E342: Karen Deeds - When Behavior Goes Wrong

Behavior problems can wreak havoc on our lives with our dogs. So when issues occur what options are there? How do we decide which to pursue? Karen and I take a deep dive into what factors to consider when making those difficult decisions, including the choices no one ever wants to make: rehoming and behavioral euthanasia. 


Melissa Breau: Hey, it's Melissa. Before we start the episode, I just wanted to let you know that we talk about behavioral euthanasia in this episode. If you'd rather not listen to discussion, you might wanna skip this one. Okay. On with the show.

This is Melissa Breau, and you're listening to the Fenzi Dog Sports Podcast, brought to you by the Fenzi Dog Sports Academy, an online school dedicated to providing high quality instruction for competitive dog sports, using only the most current and progressive training methods. Today I have Karen Deeds here with me to talk about what we really mean when it comes to behavior problems and all of that fun stuff. Hi Karen. Welcome to the podcast!

Karen Deeds: Hey, Melissa. Glad to be here.

Melissa Breau: So go ahead and start us out. Tell us a little bit about your crew. I know you kinda alluded that there's a story there.

Karen Deeds: Oh, there's always a story with my crew. And actually we're dwindling down in numbers now. We're down to eight and we most recently just rehomed one of our dogs. I know that sounds really weird, but we inherited him when he was 10 years old from an elderly woman who had been put into an assisted living facility and he wasn't a good fit for that. So we took him in after we tried to make him a good fit for that and it just didn't work. He was not a good fit for that environment. And so we said, well, we'll take him. And he's a little chihuahua, Italian Greyhound, just jerk of a dog.

Melissa Breau: Right, okay.

Karen Deeds: And we loved him dearly. And after we moved, he just started to develop major allergies and he was scratching himself and he's been on all sorts of stuff. Of course, my sister's a vet and that's why we're here. And we've tried all that kind of stuff.

Anyway, he was just, he just wasn't enjoying his senior years. And an older client of mine reached out and asked if we knew of any littler dogs, senior dogs that needed a home. 'cause she had just lost her previous senior dog that actually we helped her find. And, I said, well, I said, what about this little guy?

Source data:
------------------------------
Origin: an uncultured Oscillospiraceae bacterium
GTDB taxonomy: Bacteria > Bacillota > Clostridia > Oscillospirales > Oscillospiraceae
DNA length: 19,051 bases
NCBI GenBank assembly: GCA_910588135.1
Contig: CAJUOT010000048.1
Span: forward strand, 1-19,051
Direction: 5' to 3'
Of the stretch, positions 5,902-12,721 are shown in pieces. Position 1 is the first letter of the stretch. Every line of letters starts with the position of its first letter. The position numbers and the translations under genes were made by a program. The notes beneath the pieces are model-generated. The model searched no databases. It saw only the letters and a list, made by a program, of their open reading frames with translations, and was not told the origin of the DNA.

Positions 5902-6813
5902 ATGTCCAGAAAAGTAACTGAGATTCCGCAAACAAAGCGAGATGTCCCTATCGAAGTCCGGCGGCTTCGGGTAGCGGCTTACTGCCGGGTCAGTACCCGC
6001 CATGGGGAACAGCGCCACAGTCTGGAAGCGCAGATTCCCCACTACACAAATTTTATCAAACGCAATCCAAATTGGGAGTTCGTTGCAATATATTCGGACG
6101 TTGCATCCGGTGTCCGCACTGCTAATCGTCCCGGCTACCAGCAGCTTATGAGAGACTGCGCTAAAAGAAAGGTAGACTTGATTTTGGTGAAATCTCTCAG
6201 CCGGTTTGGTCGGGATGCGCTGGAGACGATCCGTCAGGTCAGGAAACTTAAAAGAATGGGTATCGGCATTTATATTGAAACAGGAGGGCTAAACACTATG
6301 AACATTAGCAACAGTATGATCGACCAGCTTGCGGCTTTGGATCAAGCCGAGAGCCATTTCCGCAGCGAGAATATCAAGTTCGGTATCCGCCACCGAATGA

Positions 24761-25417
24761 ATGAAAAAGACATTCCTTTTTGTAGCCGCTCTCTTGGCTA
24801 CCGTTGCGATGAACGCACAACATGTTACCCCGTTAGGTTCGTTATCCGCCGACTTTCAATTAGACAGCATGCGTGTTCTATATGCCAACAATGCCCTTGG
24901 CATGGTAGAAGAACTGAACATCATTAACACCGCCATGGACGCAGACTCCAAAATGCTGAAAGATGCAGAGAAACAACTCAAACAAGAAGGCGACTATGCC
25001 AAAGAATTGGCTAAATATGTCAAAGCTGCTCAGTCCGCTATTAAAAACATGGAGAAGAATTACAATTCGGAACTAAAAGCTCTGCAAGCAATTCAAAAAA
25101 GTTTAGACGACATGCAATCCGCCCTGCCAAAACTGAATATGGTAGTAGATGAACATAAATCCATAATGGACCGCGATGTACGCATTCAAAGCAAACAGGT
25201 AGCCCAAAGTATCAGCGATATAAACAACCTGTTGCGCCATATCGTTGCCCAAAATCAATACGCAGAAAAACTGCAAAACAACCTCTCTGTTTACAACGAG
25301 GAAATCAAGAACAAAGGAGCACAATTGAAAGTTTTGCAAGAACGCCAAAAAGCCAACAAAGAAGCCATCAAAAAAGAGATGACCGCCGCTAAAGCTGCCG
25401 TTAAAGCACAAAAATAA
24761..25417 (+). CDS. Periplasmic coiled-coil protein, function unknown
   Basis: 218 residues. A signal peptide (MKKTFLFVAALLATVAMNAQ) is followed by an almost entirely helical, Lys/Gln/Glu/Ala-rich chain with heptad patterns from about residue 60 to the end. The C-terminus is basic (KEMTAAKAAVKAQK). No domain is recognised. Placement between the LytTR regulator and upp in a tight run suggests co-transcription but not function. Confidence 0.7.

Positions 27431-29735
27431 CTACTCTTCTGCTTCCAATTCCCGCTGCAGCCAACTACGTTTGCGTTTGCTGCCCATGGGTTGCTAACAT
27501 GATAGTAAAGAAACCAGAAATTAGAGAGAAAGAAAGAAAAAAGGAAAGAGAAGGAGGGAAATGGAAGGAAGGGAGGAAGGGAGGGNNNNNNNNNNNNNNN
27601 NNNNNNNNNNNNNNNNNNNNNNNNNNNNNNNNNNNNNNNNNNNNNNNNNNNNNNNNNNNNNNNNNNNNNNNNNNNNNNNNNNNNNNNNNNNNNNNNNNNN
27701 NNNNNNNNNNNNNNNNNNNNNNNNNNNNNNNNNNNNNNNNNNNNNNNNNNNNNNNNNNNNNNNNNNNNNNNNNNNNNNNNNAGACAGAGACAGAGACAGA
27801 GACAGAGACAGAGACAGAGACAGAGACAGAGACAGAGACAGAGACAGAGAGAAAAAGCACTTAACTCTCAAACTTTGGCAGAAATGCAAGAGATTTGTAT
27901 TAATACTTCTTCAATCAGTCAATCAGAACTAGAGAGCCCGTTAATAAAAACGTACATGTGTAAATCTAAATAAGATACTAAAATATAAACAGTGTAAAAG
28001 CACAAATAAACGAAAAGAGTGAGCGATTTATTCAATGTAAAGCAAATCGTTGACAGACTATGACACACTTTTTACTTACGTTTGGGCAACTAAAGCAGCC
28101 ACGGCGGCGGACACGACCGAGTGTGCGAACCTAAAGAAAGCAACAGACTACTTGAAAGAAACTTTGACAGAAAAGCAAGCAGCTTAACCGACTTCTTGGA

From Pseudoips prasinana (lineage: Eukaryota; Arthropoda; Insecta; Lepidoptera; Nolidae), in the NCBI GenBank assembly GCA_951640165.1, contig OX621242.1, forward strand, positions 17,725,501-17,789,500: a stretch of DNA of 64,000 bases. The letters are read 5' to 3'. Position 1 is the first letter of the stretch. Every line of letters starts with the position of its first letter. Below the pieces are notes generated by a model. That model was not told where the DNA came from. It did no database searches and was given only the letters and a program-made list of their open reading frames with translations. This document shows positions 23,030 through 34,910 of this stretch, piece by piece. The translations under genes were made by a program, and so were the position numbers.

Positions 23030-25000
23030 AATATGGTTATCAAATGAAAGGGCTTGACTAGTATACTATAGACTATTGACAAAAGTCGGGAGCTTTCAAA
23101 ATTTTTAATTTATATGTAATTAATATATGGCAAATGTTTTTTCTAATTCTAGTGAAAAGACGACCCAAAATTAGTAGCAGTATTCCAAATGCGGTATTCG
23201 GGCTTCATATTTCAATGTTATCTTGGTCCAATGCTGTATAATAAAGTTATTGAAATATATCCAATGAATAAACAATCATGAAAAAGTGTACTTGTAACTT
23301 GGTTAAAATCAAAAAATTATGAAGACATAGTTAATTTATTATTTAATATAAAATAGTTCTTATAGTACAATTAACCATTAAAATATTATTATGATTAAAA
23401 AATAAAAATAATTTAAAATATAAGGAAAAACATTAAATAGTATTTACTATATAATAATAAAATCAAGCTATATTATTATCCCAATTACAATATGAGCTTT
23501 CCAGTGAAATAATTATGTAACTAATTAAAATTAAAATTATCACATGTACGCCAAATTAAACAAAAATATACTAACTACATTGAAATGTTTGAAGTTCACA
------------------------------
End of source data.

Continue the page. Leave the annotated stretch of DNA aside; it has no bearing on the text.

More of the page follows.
And I showed her a picture and she says, oh, he's perfect. So last week Bob did a nosework seminar in Texas and he took him down there and he is in heaven sitting on this little lady's lap, cuddled in her little, in her gown and in her her robe and her fleecy blankies. And she has an old senior Bassett Hound as well.

And they're BFFs anyway, so we're down to eight and we have our low key pet dogs. That's my lab and a little rescue shihtzu that we've had for about two years. And our little MinPin chihuahua, who's, we were his fourth home 10 years ago when we took him in. And he's still very busy, busy, busy, busy, even though he only has one eye.

And so those are kind of our little easy dogs. And then we have our higher drivey sporty working dogs. And they're not doing a whole lot since we're not doing a lot of sports stuff, we're just trying to keep them sane and keep us sane, keep them busy. And then we have two other dogs that were potentially working dogs that came to us.

And one of them actually did pass his assessment as a FEMA USAR dog. And he was placed with a handler. And the handler couldn't handle his toy play, but he was a little possessive over his toy play and there was a bite incident. So he came back and his job now is to be companions for all of our borders that come in, or our youngsters that need a good adult supervision. And then we have another neutral dog, that same thing. He's just, we think he might even be a wolf hybrid. Hell, I don't know what he is, but he's our favorite dog. His name is Ghost. And he has the biggest personality of any dog I've ever met. He's just, you never know what he's thinking, but he's the sweetest thing. But he acts kind of aloof and standoffish and he's just an easy, he's, he's wonderful. We love him. So those are our dogs that we are, we're down to now. So I think it'll stay that way for a while.